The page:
The problem was that Melo didn’t want to wait for New York. He wanted New York then and there, and it didn’t matter how it was going to happen.

It didn’t matter that the Knicks weren’t in a position to compete for a title during that season, something he long wanted to bring to New York upon his eventual arrival.

It didn’t matter that the Knicks would have to gut their team’s best assets in a trade for the Brooklyn-born, Baltimore-raised native. It didn’t matter that if he waited until the season was over, he could be playing with a young and promising Danilo Gallinari, Timofey Mozgov (a revelation upon his arrival to the States from Russia), amongst others.

It didn’t matter that the Knicks would have to sacrifice draft picks for him, instead of keeping them upon signing later.

It didn’t matter to Melo.

And so, when he arrived in New York, in early 2011, he received the adulation and praise of a prodigal son. Sure, the team lost some valuable talent and depth, but surely Melo would will the Knicks into wild success — just like he did in Denver, right?

And sure enough, after he rebuked the Linsanity of 2012 when Jeremy Lin became an overnight NBA superstar and balked at the prospect of Lin’s resigning, he gained some success.

The 2012–2013 season saw Melo as the closest thing to being an MVP candidate that anyone had ever seen from him as a professional in an 82-game season, but not before being totally indifferent to former head coach Mike D’Antoni’s wishes for him to play more at power forward to stretch the offensive side of the ball for the Knicks and the defenses of the opposing league teams. D’Antoni quit before the end of the 2011–2012 season, because of Melo’s loathsome resistance to D’Antoni and the coach’s embrace of Lin.

A big aspect of Melo’s failure to bring glory to Manhattan was his resistance to doing what has made him a legend in USA Basketball. Having won multiple gold medals as a stretch-four shooter, that he refused to embrace that positioning as an NBA pro limited the ability of his teams to win.

As a four, Melo, who had gained grown-man weight from natural maturity and strength and conditioning, didn’t have to be the cavity in his team’s defense as he struggled as a man-to-man defender. Moving from his formerly-natural small forward slot could allow him to defend more ably and allow someone more fleet of foot to stop the dominant wings that Melo often matched up against. Becoming something different and better in a new place would’ve allowed him the opportunity to be greater than anyone had known him to be in an NBA uniform.

But, he refused and rebuked such a change.

And one last thing: Injuries and front office politics aside, Melo was loyal to the Knicks organization through and through. But, he had a choice to go.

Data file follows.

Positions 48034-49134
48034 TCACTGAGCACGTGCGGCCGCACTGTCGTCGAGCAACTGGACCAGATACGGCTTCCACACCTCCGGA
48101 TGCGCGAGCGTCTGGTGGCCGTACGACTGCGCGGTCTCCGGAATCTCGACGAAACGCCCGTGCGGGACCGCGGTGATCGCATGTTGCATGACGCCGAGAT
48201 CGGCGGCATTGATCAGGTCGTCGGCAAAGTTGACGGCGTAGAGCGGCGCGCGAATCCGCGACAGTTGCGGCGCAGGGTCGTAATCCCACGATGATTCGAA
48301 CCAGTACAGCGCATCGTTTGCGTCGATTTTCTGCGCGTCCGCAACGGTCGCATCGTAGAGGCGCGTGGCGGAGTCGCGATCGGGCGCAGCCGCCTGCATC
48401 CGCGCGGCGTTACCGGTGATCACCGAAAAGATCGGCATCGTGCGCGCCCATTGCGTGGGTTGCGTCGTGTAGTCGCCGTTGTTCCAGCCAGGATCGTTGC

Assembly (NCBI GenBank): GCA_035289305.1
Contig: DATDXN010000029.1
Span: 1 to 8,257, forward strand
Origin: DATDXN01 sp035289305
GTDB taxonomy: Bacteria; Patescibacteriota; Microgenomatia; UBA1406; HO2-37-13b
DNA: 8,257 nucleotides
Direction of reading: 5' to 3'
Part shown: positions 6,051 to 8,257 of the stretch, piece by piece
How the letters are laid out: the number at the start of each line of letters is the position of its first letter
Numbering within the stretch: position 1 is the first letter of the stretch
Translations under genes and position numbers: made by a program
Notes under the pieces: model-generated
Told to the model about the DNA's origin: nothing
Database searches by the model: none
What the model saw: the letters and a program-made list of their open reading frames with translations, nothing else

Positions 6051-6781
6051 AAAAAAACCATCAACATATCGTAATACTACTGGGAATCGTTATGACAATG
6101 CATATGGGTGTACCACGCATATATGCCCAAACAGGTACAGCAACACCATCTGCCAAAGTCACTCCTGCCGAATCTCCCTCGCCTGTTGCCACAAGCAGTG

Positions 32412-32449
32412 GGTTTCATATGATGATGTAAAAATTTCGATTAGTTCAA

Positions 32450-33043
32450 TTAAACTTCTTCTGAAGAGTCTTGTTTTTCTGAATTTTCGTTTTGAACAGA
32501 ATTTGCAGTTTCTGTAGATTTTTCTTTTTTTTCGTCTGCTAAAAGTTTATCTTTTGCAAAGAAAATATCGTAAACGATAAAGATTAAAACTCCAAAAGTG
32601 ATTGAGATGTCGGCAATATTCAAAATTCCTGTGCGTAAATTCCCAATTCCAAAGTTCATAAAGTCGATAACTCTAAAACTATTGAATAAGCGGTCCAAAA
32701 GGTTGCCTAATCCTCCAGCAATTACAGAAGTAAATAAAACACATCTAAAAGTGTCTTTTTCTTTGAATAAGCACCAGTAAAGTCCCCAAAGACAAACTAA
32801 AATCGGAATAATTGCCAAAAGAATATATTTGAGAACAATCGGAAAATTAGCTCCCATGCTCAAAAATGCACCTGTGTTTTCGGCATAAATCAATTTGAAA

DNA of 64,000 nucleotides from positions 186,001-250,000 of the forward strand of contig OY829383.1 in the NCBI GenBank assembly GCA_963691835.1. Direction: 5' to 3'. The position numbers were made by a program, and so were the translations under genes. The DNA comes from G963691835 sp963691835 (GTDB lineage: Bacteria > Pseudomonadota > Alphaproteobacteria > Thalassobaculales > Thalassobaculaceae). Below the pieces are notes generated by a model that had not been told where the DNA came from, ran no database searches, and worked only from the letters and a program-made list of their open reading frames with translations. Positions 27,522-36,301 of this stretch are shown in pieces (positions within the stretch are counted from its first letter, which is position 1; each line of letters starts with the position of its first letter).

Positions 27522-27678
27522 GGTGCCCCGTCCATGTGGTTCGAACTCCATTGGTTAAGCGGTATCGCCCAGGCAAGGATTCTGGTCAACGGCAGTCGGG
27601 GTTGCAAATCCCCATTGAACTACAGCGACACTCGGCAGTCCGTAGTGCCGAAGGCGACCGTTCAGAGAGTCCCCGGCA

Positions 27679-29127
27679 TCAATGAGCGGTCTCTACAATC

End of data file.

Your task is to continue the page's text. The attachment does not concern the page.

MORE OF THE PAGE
So, to recap, Melo forced a trade to New York that gutted the talent of the roster, and then he refused to change to a position that would behoove him and the team in the journey to championship gain.

Well, he also had a chance to leave for greener pastures and become a Chicago Bull, where he could experience more success with a front office committed to his development and surrounding talent. He didn’t want to do that, and that’s fair. New York was home, but if he was going to win in New York, seeing as to how being the way that he’d always been wasn’t helping — that is shoot-first, ask questions and defend later — why return to The Big Apple if you aren’t going to change?

He saw what being a score-only wing was giving his teams — it gave his teams very little success for the vast majority of 14 years. Sure, his Nuggets and Knicks made the playoffs (not so much New York) much of the time, but he said he wasn’t playing for that.

In the end, Melo and the Knicks not working out could be seen before he even became a Knick, when Melo stomped his way out of Denver to play immediately for New York when it would’ve behooved him to stay put for two more months.

Championship or bust, they say.

He couldn’t really compromise too well for the chip, it appears.

In the end, Carmelo Anthony — despite years of league-leading jersey sales, runway appearances, and bright lights on the New York City streets with LaLa — was a big, fat, shining, New York bust.

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Featured Timeout with Ti

Memphis Grizzlies Season Preview with Keith Parish — TWT 101



Hey there, and welcome to episode 101 of the Timeout with Ti podcast. If you’ve been following the NBA pretty closely this summer, you probably know that some teams are having weird offseasons.

One of those teams is the Memphis Grizzlies. The Grizz were briefly hinted at on episode 100 of Timeout with Ti, but now I’ve brought Keith Parish of Fastbreak Breakfast in to really break down their summer.

Keith is fantastic, as is his podcast—go check it out after you’re done listening to this one! Anyway, we started off by talking about Tony Allen leaving Memphis for the New Orleans Pelicans.

That really launched into a fun part of the podcast where Keith and I talked about the odd difference between the really good parts of Memphis’ roster—Mike Conley and Marc Gasol—and the rest of it. There are a lot of young, unproven, unheralded players here. How will they fare this year?

Follow Keith on Twitter (@FastbreakBreak), and feel free to give both me (@TiWindisch) and the podcast (@TimeoutwithTi) a follow as well. It’s always appreciated!

Also remember that Timeout with Ti and Press Basketball are found on Facebook, and all 101 (!!) episodes of the podcast are located on iTunes/Apple Podcasts, Google Play, and Stitcher in addition to the show’s home on Soundcloud and here on the fantastic Press Basketball website. Please subscribe, rate, review, share and print TWT posters to put up all over your workplace or school.